Answered By: Darren Chase
Last Updated: Oct 17, 2014     Views: 47

Most of the colonial land grants are listed by name of patent and date of grant in John H. French, Gazetteer of the State of New York (New York: 1860), pp. 49-52. The best maps of patents and their subdivisions (statewide and county-level) are found in Julius Bien, comp., Atlas of the State of New York (New York: 1895). This atlas is scarce and has never been reprinted, but it is available in some libraries around the state. A smaller-scale map of patents is found in Robert J. Rayback, comp., Richards Atlas of New York State (Phoenix, N.Y.: 1965).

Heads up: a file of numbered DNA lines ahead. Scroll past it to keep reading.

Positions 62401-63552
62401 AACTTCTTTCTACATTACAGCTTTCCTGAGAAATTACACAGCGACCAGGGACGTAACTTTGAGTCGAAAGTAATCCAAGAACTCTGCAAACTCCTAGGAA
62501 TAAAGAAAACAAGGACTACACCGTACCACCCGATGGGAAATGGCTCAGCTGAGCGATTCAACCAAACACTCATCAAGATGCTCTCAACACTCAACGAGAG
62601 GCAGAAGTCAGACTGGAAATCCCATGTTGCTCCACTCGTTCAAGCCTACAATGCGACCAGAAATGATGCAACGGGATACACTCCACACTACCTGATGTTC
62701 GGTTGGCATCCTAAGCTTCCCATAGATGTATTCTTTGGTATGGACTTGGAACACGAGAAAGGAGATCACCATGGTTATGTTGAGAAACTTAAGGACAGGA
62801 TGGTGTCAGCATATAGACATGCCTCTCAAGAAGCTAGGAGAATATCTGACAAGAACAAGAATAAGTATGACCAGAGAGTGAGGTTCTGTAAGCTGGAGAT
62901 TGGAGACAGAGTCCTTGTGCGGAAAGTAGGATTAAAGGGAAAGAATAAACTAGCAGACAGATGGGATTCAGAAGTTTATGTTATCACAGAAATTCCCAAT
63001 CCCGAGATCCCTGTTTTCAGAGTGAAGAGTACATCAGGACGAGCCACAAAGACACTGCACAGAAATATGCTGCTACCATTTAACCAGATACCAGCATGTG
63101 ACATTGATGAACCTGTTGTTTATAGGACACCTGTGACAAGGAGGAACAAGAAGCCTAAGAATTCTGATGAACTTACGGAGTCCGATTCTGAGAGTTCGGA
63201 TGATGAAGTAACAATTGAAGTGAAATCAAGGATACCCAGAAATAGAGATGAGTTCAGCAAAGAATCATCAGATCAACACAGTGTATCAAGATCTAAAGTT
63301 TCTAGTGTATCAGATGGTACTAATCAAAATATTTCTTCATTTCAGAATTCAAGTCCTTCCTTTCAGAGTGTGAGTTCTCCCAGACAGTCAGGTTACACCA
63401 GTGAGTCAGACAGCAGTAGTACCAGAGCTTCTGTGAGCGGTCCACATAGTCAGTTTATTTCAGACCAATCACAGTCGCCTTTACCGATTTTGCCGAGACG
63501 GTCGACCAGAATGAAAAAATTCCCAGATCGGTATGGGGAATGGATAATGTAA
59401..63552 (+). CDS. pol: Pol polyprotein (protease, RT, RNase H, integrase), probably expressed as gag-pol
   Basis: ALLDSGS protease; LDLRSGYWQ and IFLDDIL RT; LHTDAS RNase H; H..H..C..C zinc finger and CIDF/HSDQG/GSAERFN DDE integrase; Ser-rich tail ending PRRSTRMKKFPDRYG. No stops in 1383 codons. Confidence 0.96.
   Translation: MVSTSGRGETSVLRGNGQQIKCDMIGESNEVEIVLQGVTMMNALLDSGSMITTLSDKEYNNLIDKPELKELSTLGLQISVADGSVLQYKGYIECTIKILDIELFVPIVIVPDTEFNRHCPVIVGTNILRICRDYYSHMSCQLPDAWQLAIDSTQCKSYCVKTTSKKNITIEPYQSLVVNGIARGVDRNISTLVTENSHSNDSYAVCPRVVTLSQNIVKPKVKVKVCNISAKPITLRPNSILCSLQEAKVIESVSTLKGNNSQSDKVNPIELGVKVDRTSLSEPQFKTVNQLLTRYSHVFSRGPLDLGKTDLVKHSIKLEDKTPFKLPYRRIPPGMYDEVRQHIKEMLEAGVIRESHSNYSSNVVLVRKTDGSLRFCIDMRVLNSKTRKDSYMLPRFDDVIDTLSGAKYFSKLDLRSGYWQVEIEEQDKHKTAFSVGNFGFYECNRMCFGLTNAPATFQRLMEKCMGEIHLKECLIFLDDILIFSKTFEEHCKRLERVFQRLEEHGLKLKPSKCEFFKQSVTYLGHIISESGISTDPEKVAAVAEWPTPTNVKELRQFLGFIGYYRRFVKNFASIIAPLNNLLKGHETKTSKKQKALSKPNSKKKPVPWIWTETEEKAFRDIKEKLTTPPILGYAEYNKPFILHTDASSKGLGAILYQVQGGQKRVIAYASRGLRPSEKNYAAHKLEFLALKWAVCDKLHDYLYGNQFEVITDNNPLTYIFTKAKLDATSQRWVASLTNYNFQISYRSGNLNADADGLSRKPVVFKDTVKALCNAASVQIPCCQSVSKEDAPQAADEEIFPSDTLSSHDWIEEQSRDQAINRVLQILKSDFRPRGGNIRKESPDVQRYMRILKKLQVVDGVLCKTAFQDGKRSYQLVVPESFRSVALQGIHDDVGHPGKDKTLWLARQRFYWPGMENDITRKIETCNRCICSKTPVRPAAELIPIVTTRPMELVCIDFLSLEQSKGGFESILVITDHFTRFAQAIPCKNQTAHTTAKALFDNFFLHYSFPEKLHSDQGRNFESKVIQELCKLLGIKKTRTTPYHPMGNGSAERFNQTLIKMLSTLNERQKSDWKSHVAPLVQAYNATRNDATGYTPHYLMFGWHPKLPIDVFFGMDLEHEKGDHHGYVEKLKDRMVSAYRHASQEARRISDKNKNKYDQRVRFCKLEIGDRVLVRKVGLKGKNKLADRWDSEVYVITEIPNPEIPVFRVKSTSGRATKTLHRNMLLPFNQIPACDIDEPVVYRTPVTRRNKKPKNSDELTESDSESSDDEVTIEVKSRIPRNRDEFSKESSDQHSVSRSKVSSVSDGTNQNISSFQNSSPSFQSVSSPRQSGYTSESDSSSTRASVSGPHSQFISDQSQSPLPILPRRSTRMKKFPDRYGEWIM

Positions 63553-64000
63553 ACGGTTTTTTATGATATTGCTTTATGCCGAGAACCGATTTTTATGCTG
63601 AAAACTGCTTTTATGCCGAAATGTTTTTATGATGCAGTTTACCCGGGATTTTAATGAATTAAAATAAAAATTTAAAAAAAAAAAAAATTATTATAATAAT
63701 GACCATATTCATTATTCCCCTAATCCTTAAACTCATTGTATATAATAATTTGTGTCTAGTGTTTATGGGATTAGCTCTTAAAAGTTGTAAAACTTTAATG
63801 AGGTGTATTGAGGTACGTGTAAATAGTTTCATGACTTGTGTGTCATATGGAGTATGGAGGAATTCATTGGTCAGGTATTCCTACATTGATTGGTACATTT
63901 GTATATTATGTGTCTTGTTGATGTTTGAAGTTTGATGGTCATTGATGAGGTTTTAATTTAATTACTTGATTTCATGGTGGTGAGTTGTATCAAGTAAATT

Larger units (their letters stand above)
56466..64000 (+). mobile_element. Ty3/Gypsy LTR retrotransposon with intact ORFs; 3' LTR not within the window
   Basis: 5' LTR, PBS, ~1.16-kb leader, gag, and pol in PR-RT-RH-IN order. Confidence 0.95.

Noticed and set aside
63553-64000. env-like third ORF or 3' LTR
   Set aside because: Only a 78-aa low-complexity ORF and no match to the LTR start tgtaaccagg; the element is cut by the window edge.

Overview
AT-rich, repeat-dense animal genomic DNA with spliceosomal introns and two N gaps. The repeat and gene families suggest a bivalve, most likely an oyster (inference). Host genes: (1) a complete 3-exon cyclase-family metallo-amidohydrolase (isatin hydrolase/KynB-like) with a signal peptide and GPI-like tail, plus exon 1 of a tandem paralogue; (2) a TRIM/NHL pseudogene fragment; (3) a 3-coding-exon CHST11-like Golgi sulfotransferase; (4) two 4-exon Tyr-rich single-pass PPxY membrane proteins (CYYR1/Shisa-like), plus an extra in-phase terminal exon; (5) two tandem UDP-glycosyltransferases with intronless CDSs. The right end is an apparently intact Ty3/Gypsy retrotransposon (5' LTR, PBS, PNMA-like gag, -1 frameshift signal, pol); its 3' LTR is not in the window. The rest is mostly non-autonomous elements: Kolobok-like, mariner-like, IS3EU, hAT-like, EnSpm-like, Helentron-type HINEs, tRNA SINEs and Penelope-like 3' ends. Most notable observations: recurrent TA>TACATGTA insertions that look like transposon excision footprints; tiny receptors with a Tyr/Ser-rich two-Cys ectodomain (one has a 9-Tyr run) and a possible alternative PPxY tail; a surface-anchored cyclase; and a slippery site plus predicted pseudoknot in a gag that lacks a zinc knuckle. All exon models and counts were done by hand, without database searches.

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The first land grants were made by governors Richard Nicolls (1665-1667) and Francis Lovelace (1667-1674). They show a distinct geographical pattern, being concentrated on eastern Long Island and in Westchester County. They were clearly intended both to reward friends and supporters, and to serve as political counterweights to the independent communities of settlers from New England in these areas. Another function of these early manors appears to have been to provide a form of government for English settlers that did not live in established townships. They also served to fend off land claims by Connecticut to parts of both Westchester County and Long Island. Most of these early land grants were relatively small. Nicolls granted manorial rights to Gardiner's Island, Fisher's Island, and Shelter Island off eastern Long Island; and to Pelham Manor in Westchester County. Lovelace created Fordham Manor in Westchester County and Fox Hall near Kingston.

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